We need to have a talk


Cartoon by Riley Lynch ’18

Given that in today’s society a certain number of high school students engaging in sexual activity seems unavoidable, we believe that students should be properly educated about the decisions they may choose to make, and what measures can be taken to prevent against sexually transmitted infections and unwanted pregnancy. Thus, we believe that an abstinence-only or abstinence-based curriculum seems questionable in its ability to sufficiently inform students about what options they have as far as sex is concerned.

According to section 380.1507b of Michigan’s Revised School Code, the most important things that Michigan schools’ sex education curriculum must cover are “the benefits of abstaining from sex until marriage and the benefits of ceasing sex if a pupil is sexually active,” “the possible emotional, economic, and legal consequences of sex,” “stressing that unplanned pregnancy and sexually transmitted diseases are serious possibilities of sex that are not fully preventable except by abstinence” and “advising pupils of the laws pertaining to their responsibility as parents to children born in and out of wedlock.”

These principles seem more designed to inspire fear than learning. Whether or not a sex education curriculum is based off of the idea of abstinence, the goal of the curriculum is to make sure students stay safe and make responsible decisions. Attempting to scare high school students away from having sex won’t necessarily alter the decisions they make — but focusing solely on this method of teaching limits students’ awareness of options to stay safe. Despite mandating that teachers must warn students about the dangers of sexual activity, including unwanted pregnancy and sexually transmitted infections, the School Code does not require teachers to mention contraception.

Nicole Westfall, South’s Health Education teacher, said that South’s sex education curriculum is not abstinence-only, but is abstinence-based. There are certain limitations on what topics can be covered during classroom discussion, and demonstrations (i.e. passing out condoms or showing students pictures of birth control) are completely off the table.

We’re abstinence-based, but we’re allowed to talk about other things. So we always come back to abstinence,”

— Westfall said.

“Because we can talk about sexually transmitted diseases, but then we come back to it as like, ‘the only way to make sure you don’t get an STD is through abstinence.’”

According to Planned Parenthood, seven out of 10 girls in the United States have had intercourse prior to turning 19, indicating that teaching students to practice abstinence is not always an effective way to prepare them to make their own choices. We feel that students would be better served by the curriculum to be fully informed of different methods of contraception, should they choose to be sexually active in high school.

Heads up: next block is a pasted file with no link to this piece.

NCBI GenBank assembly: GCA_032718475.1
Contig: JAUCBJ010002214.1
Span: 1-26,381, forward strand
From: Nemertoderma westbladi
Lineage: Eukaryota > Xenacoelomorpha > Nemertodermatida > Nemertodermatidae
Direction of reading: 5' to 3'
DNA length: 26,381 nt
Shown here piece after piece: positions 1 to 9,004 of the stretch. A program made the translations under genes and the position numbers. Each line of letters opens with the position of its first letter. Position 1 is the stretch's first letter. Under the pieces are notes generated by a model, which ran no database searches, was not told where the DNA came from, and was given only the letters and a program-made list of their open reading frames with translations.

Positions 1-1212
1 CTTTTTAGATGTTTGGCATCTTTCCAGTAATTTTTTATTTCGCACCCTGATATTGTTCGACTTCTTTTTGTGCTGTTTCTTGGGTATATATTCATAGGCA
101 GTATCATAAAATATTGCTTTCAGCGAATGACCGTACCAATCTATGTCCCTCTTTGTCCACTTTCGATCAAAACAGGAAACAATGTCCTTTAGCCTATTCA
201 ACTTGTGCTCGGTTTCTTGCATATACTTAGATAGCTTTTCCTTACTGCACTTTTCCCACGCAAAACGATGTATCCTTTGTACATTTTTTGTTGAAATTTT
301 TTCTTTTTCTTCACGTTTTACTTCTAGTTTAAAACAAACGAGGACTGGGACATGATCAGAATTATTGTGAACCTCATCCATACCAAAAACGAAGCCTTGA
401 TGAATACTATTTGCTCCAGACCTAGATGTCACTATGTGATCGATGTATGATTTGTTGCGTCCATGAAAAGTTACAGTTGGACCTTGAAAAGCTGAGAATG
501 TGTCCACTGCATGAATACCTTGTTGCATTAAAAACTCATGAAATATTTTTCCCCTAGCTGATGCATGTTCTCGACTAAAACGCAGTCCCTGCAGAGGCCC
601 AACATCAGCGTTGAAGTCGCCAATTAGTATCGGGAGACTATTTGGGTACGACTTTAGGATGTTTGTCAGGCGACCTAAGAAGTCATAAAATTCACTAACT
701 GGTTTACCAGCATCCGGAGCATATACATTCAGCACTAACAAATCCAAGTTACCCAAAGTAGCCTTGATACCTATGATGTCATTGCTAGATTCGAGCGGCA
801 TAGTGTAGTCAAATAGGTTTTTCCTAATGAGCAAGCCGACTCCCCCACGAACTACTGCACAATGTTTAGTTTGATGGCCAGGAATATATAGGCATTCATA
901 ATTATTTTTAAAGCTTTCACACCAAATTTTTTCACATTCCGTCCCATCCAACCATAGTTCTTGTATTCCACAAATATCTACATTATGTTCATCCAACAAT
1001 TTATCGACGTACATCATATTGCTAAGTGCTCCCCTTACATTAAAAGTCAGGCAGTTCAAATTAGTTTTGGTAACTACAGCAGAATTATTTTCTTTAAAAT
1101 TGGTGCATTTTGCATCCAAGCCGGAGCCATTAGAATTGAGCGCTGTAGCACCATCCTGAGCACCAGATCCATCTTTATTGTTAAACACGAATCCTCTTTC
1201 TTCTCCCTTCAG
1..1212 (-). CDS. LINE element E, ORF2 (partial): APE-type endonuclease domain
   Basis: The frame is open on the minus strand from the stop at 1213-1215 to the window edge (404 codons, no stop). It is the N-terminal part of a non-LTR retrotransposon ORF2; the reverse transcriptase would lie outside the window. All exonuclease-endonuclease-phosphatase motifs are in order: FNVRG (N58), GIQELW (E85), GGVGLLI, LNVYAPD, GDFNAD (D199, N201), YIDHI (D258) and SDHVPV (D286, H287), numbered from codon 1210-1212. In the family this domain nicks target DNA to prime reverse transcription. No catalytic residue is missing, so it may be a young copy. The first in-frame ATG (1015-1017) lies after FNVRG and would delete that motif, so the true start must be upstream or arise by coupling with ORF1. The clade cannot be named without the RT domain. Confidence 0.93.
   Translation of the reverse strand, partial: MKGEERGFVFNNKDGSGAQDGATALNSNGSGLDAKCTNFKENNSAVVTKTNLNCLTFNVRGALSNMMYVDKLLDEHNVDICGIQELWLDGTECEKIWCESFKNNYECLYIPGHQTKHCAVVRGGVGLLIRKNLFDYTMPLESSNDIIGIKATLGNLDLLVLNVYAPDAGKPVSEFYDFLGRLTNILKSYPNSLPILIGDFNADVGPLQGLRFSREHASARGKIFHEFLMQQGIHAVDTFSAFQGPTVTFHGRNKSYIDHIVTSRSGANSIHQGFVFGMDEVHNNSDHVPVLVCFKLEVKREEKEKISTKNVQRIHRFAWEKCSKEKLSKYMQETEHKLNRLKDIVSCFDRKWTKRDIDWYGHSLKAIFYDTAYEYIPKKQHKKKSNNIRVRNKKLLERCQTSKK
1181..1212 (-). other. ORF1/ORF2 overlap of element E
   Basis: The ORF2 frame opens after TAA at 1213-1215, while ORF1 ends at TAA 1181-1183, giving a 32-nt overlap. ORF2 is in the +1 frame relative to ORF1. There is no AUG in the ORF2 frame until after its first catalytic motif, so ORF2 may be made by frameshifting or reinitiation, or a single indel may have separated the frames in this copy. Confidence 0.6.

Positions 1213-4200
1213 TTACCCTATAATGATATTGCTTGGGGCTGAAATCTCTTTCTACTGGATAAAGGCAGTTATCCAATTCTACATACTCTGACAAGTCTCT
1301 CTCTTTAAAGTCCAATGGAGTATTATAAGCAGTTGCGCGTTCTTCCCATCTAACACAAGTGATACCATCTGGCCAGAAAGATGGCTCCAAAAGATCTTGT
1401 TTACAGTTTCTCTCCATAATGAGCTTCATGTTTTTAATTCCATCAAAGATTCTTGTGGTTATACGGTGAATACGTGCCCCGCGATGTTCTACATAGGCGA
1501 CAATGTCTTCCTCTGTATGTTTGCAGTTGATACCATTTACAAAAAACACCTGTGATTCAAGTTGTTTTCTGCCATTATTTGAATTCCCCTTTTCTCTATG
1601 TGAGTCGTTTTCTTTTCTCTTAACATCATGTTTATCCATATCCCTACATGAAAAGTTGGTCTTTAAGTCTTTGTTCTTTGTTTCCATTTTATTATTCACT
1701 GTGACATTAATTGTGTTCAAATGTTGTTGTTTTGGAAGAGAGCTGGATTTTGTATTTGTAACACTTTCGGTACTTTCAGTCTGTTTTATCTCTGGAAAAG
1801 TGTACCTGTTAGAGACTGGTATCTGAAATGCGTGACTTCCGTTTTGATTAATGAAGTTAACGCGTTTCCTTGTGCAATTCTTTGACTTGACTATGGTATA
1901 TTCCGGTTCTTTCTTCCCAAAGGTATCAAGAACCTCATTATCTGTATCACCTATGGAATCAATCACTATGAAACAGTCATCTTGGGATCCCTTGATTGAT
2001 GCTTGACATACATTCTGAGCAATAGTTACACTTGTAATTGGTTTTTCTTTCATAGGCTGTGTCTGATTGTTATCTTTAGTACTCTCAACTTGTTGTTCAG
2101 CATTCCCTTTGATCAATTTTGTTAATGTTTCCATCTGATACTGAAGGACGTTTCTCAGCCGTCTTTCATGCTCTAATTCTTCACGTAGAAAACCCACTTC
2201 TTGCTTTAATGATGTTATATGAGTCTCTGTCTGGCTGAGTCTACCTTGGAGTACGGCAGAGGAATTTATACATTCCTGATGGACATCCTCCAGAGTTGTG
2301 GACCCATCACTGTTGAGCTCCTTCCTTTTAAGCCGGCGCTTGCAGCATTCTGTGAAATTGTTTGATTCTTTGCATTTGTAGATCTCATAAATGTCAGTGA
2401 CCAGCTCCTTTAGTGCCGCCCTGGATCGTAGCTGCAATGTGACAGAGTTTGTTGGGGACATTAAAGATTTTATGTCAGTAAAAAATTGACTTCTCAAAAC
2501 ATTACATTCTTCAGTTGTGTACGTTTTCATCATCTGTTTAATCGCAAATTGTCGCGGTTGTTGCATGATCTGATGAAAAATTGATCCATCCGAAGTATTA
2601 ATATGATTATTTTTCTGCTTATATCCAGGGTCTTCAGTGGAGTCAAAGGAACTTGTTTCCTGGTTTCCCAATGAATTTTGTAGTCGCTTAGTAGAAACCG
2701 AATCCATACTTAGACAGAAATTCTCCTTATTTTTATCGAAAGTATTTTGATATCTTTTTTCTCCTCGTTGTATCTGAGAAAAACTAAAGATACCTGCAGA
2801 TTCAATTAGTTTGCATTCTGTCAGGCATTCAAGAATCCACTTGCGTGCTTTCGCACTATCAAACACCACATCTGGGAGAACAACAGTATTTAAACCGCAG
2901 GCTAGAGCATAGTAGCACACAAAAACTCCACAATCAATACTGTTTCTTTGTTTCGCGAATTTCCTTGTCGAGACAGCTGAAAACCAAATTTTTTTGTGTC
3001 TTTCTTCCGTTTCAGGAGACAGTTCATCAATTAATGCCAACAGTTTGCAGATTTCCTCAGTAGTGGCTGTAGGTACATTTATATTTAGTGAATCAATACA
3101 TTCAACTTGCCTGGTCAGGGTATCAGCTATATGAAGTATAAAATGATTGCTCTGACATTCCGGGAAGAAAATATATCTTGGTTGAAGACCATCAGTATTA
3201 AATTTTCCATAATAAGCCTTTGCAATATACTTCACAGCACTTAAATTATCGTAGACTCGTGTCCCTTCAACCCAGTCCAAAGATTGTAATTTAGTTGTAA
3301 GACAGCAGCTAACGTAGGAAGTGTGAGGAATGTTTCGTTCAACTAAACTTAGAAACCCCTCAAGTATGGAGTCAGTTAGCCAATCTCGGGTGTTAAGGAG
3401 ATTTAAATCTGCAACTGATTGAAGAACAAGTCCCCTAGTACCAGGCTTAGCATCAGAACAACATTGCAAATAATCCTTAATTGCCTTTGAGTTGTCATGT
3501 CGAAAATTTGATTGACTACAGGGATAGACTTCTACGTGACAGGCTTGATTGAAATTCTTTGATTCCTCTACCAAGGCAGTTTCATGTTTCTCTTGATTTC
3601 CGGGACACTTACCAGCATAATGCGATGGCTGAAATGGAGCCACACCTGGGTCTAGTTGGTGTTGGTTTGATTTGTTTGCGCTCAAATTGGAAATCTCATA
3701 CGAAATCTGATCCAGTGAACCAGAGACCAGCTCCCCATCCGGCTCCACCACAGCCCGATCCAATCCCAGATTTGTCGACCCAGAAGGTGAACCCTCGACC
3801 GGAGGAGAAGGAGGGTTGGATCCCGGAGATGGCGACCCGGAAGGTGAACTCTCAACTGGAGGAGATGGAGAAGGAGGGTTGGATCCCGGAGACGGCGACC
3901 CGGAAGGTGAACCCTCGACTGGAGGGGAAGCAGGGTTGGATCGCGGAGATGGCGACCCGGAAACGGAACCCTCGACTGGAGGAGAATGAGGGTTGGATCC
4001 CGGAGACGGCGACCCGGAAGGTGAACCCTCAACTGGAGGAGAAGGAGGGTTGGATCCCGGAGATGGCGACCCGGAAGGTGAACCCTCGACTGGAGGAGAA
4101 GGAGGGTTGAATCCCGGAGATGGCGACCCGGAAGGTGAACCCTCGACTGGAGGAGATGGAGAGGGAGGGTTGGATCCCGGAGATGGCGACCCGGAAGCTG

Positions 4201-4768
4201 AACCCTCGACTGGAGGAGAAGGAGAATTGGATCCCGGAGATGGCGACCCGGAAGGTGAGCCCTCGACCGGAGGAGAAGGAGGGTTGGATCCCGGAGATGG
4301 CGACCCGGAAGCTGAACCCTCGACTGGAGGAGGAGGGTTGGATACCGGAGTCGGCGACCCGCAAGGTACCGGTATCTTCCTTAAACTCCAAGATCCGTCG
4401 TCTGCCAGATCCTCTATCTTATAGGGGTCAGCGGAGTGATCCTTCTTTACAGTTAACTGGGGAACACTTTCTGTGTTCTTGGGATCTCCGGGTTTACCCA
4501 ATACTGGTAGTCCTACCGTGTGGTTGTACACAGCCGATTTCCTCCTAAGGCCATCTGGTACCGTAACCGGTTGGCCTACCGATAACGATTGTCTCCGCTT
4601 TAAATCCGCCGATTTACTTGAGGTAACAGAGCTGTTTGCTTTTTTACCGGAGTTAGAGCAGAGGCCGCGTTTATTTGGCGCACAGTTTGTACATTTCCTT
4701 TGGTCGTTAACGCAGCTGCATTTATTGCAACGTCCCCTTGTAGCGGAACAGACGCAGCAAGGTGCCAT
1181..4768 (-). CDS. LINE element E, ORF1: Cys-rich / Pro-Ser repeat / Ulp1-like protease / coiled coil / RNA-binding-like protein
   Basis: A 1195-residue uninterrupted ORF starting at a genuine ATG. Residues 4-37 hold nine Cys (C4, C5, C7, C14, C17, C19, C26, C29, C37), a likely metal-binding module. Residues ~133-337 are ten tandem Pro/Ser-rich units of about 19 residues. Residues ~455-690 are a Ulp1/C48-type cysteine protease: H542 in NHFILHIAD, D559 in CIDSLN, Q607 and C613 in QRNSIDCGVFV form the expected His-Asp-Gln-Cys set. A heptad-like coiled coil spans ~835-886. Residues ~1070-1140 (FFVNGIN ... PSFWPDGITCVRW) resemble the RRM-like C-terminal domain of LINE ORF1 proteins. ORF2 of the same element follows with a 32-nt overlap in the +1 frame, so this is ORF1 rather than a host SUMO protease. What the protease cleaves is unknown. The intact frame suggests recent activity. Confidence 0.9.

I think that the kids need to know, and especially with statistics out there about how sexually active they are, I think especially talking about condoms is a good thing,” Westfall said.

Nick Bernbeck, a South counselor, said that sex education is a positive thing for students to be exposed to and to think about.

I don’t think that teaching a curriculum that focuses solely on one thing is ever the best thing to do in that there are multiple approaches to something, and the point of education is to foster the student to make their own decision by giving them as much information as possible,”

— Bernbeck said.


“Whereas abstinence is proven, probably, to be the most effective, that’s just not always going to be the case.”

Even self-driven online research is more sufficient than being ignorant of different types of contraception. Given that students have the option of opting out of health with an additional academic class, Bernbeck said that as long as online research comes from a credible source, it’s definitely worth it to find information online.

I don’t think that more information ever hurts, and informing people of all the options that they have, keeping in mind that safety and health is the biggest concern that I have for every single student who goes here,”

— Bernbeck said.

If there is a reasonable expectation that students will have sex in spite of an abstinence-based curriculum, we believe that the curriculum should be open to expansion. If students make the decision to engage in sexual activity, we encourage them to seek out information, either from school or on their own, explore contraceptive options, and protect themselves from unintended consequences.

As a staff, we put together this special issue to encourage open, healthy discussions about sex and any relevant topics pertaining to it. It’s better for students to be fully aware of the decisions they may choose to make than to sweep it under the rug and have to face a worse situation farther down the road. Honest conversations about sex, in or out of the classroom, are a critically important part of a student’s high school years, and we hope that in the future, students can continue to have these conversations about a broader range of topics.